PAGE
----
"Kill the messenger" - how companies respond to whistleblowers and anonymous tips

Whistleblower Whistleblower Company

A commentary by WB Risk Prevention Systems.

Dealing with people when confronted with massive wrongdoing in a private or business environment is always associated with emotions. The first, spontaneous reaction to (anonymous) whistleblower reports is often repression, disappointment or shock.  

Extreme examples on a private level are information from third parties about the infidelity of a spouse or the drug use of one's own child. In the professional environment, it can be information about embezzlement by employees, corruption, harassment at the workplace or other misconduct within the workforce. 

In particular, if a) the information via such behavior comes from outside, from whistleblowers, i.e. anonymous whistleblowers, and b) the misconduct clearly deviates from the company's self-image and self-image, the first reaction is often disbelief or rejection. The motto is "That can't happen here" or "We're one of the good guys. 

The Kill the Messenger Phenomenon

The problems are talked down or it is assumed that the bearer of the bad news has misunderstood something or even has bad intentions. If it is also a service provider, the impression can even arise that the provider wants to generate sales "on the back of the victims/company. These are all reasons not to address the actual problem, but to "cold" the bearer of the bad news - the so-called "Kill the Messenger phenomenon". 

There are plenty of well-known examples, such as the Catholic Church's handling of allegations of abuse: If the misconduct is diametrically opposed to one's own understanding of values, it is particularly difficult to deal with it. The cause of the misconduct must lie with other people, environmental influences or factors, but in no case with oneself. In psychology, this is referred to as "external causal attribution". 

Let's stay with the examples of sexual assault (in companies): As we reported a few weeks ago, there is currently an increase in the number of companies reporting an increase in this problem after employees return from the home officeIn the process, we were able to experience for ourselves that only in rare cases did victim protection actually have top priority. Instead, there was a denial of the problem. 

Note: A current Article in Handelsblatt addresses the criticism of compliance procedures that protect offenders better than victims. 

Defensiveness as (self-)protection against whistleblowers

If information comes to the attention of those responsible that raises allegations of corruption or sexual assault within the workforce, the appropriate response should of course be taken. But what is the 'right' reaction? How should one behave and what measures should one take to investigate these allegations?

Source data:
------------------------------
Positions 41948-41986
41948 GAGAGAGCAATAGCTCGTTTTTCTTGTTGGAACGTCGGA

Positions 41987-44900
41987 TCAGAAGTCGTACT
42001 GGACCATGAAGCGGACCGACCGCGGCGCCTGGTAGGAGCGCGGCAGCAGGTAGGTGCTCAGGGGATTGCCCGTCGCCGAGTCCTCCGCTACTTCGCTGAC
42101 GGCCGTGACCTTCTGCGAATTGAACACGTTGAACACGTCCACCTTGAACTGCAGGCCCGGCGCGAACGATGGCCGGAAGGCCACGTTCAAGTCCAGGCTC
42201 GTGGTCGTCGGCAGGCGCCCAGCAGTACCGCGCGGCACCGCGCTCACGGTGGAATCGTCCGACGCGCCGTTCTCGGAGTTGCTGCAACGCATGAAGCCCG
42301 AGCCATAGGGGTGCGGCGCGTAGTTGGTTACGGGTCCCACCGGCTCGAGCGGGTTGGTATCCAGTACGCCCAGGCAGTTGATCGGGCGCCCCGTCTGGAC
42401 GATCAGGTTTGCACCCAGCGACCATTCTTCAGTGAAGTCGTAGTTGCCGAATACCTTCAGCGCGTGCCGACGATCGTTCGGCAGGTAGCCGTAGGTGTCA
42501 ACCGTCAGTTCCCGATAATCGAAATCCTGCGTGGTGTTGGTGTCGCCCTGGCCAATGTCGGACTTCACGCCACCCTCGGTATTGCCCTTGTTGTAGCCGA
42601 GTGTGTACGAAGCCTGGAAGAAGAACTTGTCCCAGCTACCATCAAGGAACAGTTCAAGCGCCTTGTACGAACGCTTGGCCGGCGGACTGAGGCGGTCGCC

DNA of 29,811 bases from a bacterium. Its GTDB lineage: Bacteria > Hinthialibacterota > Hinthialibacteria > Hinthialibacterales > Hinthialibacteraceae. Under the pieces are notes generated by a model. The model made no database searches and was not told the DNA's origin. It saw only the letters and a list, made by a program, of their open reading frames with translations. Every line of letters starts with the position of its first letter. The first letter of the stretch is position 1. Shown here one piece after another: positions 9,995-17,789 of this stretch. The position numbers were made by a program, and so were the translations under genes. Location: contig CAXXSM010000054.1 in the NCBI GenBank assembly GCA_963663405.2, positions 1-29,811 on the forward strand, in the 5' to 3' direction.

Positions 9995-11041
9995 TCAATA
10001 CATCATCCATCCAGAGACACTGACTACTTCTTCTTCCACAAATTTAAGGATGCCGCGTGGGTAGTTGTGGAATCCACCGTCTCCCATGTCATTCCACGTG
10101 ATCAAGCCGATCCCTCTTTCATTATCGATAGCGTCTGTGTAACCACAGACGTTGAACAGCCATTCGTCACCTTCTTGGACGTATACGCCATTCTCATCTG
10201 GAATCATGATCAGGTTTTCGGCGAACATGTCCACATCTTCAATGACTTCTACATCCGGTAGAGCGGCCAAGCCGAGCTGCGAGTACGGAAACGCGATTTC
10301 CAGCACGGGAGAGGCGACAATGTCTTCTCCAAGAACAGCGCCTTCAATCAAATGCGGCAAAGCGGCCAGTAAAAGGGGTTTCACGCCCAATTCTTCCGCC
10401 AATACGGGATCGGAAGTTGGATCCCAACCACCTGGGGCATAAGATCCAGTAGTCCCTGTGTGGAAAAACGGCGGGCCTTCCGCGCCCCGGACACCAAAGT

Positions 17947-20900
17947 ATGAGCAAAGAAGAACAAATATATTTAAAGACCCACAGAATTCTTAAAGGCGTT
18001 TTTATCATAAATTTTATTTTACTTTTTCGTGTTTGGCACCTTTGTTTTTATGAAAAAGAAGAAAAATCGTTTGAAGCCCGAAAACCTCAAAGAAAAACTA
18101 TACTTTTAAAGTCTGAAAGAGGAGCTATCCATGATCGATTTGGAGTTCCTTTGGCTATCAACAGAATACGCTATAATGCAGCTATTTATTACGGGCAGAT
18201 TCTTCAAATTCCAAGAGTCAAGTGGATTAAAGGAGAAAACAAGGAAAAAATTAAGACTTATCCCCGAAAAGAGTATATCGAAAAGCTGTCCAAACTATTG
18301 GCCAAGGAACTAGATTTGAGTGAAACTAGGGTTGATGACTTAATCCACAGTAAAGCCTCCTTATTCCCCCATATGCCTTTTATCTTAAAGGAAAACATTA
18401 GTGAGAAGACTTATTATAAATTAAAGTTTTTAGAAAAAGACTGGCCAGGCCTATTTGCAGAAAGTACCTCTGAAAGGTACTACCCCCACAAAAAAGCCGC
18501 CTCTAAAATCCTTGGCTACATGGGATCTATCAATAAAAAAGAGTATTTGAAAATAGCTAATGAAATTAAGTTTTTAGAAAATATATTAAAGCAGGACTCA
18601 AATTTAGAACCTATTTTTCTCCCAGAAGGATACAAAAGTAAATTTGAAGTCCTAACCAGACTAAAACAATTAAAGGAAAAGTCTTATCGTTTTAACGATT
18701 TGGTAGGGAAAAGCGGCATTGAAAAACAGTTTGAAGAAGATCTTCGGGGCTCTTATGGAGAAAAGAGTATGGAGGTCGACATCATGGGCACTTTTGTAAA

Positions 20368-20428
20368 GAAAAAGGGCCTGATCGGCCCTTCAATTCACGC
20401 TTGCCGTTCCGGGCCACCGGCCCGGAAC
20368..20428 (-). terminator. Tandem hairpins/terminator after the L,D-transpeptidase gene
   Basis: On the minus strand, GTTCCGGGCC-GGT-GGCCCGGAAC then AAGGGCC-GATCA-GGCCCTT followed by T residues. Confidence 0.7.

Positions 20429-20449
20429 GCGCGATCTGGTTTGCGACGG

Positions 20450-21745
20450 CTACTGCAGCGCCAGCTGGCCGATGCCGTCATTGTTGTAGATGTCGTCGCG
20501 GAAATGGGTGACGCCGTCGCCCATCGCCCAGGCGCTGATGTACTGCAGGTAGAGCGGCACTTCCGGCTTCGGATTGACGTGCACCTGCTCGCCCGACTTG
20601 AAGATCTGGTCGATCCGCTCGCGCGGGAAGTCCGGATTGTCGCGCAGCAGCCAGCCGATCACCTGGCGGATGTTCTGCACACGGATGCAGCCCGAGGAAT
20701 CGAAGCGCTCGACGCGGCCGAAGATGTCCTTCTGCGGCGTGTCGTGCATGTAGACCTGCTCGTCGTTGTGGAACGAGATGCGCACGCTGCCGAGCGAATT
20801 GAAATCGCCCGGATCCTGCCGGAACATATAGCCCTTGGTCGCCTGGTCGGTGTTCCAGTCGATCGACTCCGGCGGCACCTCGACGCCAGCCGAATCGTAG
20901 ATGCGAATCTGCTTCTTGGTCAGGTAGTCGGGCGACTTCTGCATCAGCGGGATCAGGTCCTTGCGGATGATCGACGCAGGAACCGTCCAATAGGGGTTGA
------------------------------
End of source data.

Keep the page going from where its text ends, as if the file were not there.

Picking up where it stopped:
First of all, there is usually consternation - toward the victims, but also due to the fact that the company, which was believed to be healthy, has problems. However, it is more irritating when the person responsible reacts defensively to such accusations. Because instead of neutrality and attitude, this not only shows a lack of empathy, especially if the possible incidents have negative effects on the physical and mental health of the employees. 

Instead of dealing with the actual accusations, the cries for help from those affected and the (obvious) grievances, the information or the sources are not only questioned but dismissed. Fearing damage to their reputation, attention from the press, revelation of the full extent or perhaps even the loss of their own jobs, those responsible cease to show empathy and responsibility. 

There are measures that can be taken to resolve such allegations without causing an uproar or involving the entire company and its environment.  

The problem of closed systems

A major challenge is the closed, almost idealized systems that prevail in some companies. Accusations of corruption or sexual assault within the workforce do not fit into the image that the company has built up internally and externally. 

But how can everything be good in a company if several employees independently experience the opposite? 

As an outsider, you hardly have a chance to break through this wall of idealization. As an employee, you are not always taken seriously or referred to internal departments that cannot evaluate the situation neutrally.  

We are certain that such a system cannot survive in the long term. If alarming information is not taken seriously enough, regardless of whether it is provided internally or externally, the trust of employees will be lost. The reputation that one wants to protect by thwarting the information providers will be damaged in the long run.  

Any reaction to allegations against the company is therefore "right" as long as those responsible deal with them, choose appropriate communication towards those affected and employees:inside, and also work for measures to avoid future developments.  

You have questions or have observed critical developments in your company yourself?

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